What I had an issue with was the combat. As far as third-person shooters go, this is about as barebones as it gets. For movement there's just walking and sprinting -- no dodge rolls, no cover system, no jumps, no anything. For melee there's just regular swings, no combos or any of the context-sensitive stuff from recent Resident Evil games. Weapons are your standard video game loadout minus assault rifle/submachine gun (I guess there's the crossbow, but it's not that interesting a weapon). And the enemies are basically just Ganados/Manjinis, except without any Plagas popping out of heads. Aside from certain sequences, like the fights with the spider woman or the parts where you have to cross the water, there is absolutely nothing mechanically interesting going on. This would be disappointing enough on its own, but when you consider who this game is coming from it's even worse.
Good: More colourful than the first game, more enemy variety. Most of what was great about the first game is there.
Bad: Loki is unbearable, combat is visually messy in a way that fairly often makes it hard to tell what's going on (can't recall ever having that issue in the first game), the enemy designs aren't as cool as in the first game, the pacing is inferior, flying battles are lame since from a functional standpoint they do little more than restrict your movement options, Umbran Climax looks cool but you're practically invincible during it which is a bit boring, the selection of weapons is overall slightly worse than in the original (no shotguns, the flamethrowers aren't as cool as Durga, the new whip doesn't look or feel nearly as satisfying as the old one even though it is more useful, no ice skates -- you can skate on the chainsaws but they're not nearly as fast -- etc.), and the game never gets as crazy as the most climactic parts of the first one (boss fights in particular don't feel nearly as spectacular). Also, going from having all of the moves, weapons and accessories in the first Bayonetta to being forced to purchase basic shit like the stinger all over again feels kind of crippling.
It's just not as good as the first one. Still, I enjoyed it a lot, and I'm definitely going to go through it again on Infinite Climax.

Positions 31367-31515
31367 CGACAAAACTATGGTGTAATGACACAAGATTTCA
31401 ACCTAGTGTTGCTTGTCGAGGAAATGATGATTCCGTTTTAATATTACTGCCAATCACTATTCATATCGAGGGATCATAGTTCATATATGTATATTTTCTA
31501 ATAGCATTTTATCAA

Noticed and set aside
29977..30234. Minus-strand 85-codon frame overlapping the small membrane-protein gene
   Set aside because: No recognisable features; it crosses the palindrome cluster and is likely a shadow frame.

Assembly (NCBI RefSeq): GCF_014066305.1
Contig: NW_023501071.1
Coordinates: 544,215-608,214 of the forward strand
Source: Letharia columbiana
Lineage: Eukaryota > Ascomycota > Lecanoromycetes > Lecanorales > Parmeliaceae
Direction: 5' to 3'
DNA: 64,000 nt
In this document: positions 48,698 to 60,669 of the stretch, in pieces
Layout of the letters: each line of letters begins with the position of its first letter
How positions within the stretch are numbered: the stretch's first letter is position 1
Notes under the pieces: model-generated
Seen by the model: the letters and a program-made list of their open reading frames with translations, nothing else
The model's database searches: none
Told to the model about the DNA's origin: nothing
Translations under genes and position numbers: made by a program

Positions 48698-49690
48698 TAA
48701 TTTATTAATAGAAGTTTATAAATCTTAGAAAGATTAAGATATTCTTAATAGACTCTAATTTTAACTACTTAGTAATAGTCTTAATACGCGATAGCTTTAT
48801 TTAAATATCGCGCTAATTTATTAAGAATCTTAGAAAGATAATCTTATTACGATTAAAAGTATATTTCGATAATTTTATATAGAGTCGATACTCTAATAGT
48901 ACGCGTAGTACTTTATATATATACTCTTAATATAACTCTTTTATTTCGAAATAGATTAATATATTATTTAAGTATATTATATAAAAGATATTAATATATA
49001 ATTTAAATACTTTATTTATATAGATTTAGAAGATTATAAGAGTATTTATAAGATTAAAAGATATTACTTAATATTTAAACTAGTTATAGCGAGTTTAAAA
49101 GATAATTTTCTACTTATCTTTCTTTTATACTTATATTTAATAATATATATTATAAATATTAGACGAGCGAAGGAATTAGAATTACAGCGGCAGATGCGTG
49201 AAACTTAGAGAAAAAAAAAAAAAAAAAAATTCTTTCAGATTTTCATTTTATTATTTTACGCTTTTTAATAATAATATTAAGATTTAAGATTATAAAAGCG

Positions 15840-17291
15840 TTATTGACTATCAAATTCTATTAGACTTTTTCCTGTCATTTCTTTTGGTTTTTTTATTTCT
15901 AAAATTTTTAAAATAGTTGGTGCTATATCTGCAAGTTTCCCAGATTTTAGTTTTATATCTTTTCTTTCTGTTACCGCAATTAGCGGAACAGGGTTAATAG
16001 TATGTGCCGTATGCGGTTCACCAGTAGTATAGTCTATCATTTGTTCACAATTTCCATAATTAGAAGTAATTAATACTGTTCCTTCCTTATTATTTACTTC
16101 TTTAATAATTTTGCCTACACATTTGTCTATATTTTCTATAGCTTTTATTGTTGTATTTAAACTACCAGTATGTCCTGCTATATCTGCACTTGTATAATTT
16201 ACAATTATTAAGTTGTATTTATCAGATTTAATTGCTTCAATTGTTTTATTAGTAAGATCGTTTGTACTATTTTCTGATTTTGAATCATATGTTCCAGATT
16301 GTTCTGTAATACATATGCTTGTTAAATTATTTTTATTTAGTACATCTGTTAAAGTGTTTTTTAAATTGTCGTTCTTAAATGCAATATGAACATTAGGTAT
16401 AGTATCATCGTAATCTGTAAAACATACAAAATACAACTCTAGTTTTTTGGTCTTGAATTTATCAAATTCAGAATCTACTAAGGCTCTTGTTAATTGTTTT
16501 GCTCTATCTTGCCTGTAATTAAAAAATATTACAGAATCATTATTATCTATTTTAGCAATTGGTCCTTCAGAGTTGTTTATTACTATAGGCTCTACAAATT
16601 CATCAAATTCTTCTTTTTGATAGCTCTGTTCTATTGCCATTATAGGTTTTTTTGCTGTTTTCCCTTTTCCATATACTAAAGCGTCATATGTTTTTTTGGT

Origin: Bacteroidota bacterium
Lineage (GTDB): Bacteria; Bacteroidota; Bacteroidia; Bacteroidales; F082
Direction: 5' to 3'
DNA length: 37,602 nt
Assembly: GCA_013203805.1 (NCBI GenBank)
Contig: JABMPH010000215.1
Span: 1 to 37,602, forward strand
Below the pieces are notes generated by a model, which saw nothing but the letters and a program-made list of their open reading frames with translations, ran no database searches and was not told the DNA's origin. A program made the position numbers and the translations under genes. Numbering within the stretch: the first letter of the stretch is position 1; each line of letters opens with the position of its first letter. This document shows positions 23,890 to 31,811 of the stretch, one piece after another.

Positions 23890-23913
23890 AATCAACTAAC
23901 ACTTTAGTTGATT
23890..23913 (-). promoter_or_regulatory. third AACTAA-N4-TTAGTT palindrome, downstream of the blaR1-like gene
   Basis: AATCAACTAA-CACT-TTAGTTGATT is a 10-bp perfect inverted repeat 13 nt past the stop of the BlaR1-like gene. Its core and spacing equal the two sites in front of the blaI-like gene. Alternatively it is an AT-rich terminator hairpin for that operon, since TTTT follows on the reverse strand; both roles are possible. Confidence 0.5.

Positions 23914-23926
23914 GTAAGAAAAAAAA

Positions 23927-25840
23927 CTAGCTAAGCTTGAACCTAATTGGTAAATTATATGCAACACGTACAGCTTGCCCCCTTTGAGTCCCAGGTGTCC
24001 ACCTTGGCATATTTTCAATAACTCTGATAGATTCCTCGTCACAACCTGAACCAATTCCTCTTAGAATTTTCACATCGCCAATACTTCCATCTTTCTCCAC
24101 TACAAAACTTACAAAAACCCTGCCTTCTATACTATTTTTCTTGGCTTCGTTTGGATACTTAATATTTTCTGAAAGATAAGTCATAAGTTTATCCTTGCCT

@legion_: Cancer is one of the leading causes of death in the world because it is so common in adults, and especially the elderly. Cancer in children is very rare and isn't something any parent should sit around worrying about, and it's still a far bigger problem than school shootings. 'How is it that in the self proclaimed "greatest country in the world", parents can't send their kids to school without fear of them getting killed?' -- this is absolutely sensationalism and paranoia, and nothing else.
Not to mention that there's another huge difference between shootings and cancer, namely that there's no argument against more effective cancer treatments, whereas there is most definitely an argument against restrictive gun laws. There's an argument for them, too, but "about 25 people a year die in school shootings" is not it and adds nothing whatsoever of value to that discussion.
This is just sensationalism and paranoia. The idea that parents can't send their kids to school without fear of them getting shot to death because about 25 people/year in a country of well over 300 million get killed in school shootings is ridiculous. I did a quick, rough calculation, and the risk of a US child getting cancer is about 160 times higher than the risk of that same child getting shot in a school shooting. The risk of that child dying of cancer is 30 times higher. Perhaps parents should sit at home worrying that their children might get leukemia.